Before addressing how LeBron James is a purveyor of cancel culture, I feel compelled to acknowledge his basketball greatness.
Yes, before it got woke, I was a big fan of the NBA. I still watch the playoffs, though that streak will likely end this year.
But back to LeBron, the player. A big part of what has made him special is his incredible athleticism — the absurd combination of speed, agility, power, and size. All of that is matched by a mind that allows him to see and anticipate plays better than anyone else.
Here’s a factoid that illustrates his dominance. Only three players in league history have appeared in more consecutive finals, yet James stands out on that list — and not just because he was his squad’s best player, every time. In his streak of eight straight finals, he led two different teams.
If one play captures the brilliance of LeBron James, an all-time great offensive player, it’s a defensive one: his miraculous, out-of-nowhere rejection of Andre Iguodala’s layup with under two minutes left in game seven of the 2016 finals.
The layup would have, should have, given the Warriors the lead over LeBron’s Cavs. “The block,” as it’s known, kept the score tied, and the rest, as they say, is history, with Cleveland winning the championship.
As everyone knows, the four-time league MVP is also is a man of the left and an outspoken political activist.
Although I happen to believe that liberalism suppresses people — including many minorities and low-income Americans who have no choice but to send their kids to broken, government-run schools because Democrat officials protect the teachers unions’ education monopoly — LeBron’s politics are his prerogative.
That said, let’s clarify something. Besides his wokeness, James gets a lot of social credits for helping to fund the “I Promise School,” which opened in his hometown of Akron, Ohio, a few years ago.
Rather than being a disruptor, “I Promise” is another government-run failure. Talk about a bad stat sheet. A paltry 28 percent of students are math proficient. Reading proficiency is more pathetic: 13 percent.
But the bigger problem with Lebron is his participation in cancel culture. Itself a mutation of the virus known as progressivism, cancel culture aims to shame, silence, and ruin the lives and livelihoods of anyone who blasphemes left-wing sensibilities.
LeBron recently engaged in canceling Glenn Consor, a radio announcer for the Washington Wizards, who made an honest mistake about something which has nothing to do with politics.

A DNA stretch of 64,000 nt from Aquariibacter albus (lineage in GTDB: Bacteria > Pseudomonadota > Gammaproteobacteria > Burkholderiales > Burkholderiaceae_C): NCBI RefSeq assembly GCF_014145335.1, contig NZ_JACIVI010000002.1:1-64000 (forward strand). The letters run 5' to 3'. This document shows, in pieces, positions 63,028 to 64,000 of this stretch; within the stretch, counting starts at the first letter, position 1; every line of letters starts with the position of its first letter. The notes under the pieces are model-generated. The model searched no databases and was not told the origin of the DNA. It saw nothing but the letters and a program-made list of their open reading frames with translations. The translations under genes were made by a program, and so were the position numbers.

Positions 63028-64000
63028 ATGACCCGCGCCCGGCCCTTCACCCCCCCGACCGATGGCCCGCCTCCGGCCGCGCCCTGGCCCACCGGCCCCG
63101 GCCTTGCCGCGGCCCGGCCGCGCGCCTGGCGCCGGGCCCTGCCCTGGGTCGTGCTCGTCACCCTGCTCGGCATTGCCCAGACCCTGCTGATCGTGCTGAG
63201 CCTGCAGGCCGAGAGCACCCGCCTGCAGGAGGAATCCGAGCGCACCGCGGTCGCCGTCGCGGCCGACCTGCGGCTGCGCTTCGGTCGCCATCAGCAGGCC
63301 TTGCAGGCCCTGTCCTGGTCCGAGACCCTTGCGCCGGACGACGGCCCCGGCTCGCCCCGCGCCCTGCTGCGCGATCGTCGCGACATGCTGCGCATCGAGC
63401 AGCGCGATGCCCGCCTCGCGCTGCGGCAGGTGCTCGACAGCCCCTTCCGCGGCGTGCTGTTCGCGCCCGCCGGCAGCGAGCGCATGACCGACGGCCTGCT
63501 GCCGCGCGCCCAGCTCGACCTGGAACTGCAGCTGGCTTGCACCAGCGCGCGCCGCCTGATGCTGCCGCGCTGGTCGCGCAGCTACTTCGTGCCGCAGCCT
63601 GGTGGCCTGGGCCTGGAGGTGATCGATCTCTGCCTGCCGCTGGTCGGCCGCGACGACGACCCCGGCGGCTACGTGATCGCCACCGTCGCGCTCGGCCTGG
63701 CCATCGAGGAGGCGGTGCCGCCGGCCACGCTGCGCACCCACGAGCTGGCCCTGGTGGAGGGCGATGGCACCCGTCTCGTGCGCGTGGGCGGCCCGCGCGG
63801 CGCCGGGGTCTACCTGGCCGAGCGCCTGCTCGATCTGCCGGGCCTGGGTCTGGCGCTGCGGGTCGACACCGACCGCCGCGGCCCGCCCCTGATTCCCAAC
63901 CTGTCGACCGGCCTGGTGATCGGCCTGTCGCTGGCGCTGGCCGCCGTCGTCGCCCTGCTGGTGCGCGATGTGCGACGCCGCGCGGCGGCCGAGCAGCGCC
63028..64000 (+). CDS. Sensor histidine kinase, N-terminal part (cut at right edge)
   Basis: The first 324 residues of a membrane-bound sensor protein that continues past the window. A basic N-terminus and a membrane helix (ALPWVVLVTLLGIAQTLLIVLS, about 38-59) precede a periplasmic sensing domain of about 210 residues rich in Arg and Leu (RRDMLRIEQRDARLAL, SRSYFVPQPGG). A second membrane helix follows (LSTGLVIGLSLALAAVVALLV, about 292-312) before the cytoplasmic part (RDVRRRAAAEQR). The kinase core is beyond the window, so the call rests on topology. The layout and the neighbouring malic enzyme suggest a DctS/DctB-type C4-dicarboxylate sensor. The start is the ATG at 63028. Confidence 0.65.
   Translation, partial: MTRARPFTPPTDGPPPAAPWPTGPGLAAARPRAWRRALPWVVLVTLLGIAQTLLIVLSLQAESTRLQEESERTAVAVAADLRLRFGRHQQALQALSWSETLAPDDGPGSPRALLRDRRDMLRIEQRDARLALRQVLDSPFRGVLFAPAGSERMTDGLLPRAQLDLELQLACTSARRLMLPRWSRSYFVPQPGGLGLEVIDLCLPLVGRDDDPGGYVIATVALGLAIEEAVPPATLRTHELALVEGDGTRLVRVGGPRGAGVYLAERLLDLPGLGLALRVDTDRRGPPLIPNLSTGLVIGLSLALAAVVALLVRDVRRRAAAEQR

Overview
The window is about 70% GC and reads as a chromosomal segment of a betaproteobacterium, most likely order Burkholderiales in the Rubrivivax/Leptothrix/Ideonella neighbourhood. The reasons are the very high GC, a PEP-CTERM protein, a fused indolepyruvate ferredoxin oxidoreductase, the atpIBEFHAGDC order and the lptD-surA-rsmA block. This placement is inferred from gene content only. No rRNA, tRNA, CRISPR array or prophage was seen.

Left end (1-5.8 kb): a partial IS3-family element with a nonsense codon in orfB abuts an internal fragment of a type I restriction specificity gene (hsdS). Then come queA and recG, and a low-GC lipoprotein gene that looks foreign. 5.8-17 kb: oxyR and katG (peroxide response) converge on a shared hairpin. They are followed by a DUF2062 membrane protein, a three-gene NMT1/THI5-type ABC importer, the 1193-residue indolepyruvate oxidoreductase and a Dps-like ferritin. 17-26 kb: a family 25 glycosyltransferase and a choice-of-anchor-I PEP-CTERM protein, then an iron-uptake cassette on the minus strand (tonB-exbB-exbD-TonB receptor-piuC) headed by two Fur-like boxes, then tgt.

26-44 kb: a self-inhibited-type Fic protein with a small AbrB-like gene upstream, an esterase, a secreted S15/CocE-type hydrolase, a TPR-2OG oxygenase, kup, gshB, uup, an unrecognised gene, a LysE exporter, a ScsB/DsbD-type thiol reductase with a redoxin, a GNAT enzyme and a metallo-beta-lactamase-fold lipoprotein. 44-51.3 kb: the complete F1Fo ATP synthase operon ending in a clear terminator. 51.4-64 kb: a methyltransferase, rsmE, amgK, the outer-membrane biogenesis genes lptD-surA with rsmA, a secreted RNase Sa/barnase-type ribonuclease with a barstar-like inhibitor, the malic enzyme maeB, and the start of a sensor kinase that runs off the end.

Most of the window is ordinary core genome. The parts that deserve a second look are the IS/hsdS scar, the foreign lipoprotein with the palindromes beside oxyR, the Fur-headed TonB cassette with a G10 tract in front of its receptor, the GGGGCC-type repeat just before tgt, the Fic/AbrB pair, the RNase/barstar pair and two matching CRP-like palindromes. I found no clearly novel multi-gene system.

During last Wednesday’s contest, Kevin Porter Jr. of the visiting Houston Rockets won the game on a three-point buzzer-beater.
Consor, who has an irreverent style, described it thusly: “What a well-designed play. And, uh, you’ve gotta give credit. Kevin Porter Jr., like his Dad, pulled that trigger right at the right time. Boy, that one stung.”
Whereas the shot went swoosh, the call was a clunker. Porter’s father, it turns out, served time for manslaughter in the shooting death of a teenage girl and years later was himself shot to death.
After the story got out, LeBron condemned Consor. “Beat it man! I pray for you but there’s no place in our beautiful game for you!” he said Thursday morning.
In a heartfelt apology, Consor explained that he thought that Kevin Porter Jr. was the son of former Washington standout Kevin Porter.
Consor, a cancer survivor active in charitable causes who played professional basketball in Israel years ago, also reached out to Kevin Porter Jr. to apologize.
Following a Lakers practice on Thursday, James was asked about Consor’s explanation that he had made a mistake. “What was his mistake?” asked an incredulous LeBron, implying that Consor was feigning a misunderstanding.
What a joke. No doubt Consor should have caught his misunderstanding in pregame prep., but even the best commentators (and players) have off nights.
While the Wizards haven’t fired Consor, what happens when it comes time to renew his contract, or if he looks for a new broadcasting gig? If only a few NBA players or reporters who cover the league think he’s a bad guy, he’s got problems.
LeBron is a woke player in a woke league. Recall that after being pressured by radical transgender activists, the NBA pulled the 2016 All-Star Game out of Charlotte, North Carolina, over a state law requiring public school students to use the bathroom and locker facilities corresponding to their birth-certificate designated sex — all while aggressively expanding its footprint in Communist China.
Speaking of China, in 2019, LeBron famously went after Daryl Morey, then the general manager for the Houston Rockets, for expressing solidarity with Hong Kong in its fight for freedom against mainland China, where LeBron and his woke pals at Nike sell a lot of sneakers.
Unlike Glenn Consor, LeBron will never feel real heat for his comments — which are much worse than Consor’s.
It’s not fair. At least for me, it’s the final straw. I’ll miss watching the NBA finals. But isn’t hockey heating up around then?
Ken Sondik, an attorney in Zionsville, Indiana, can be reached at firstname.lastname@example.org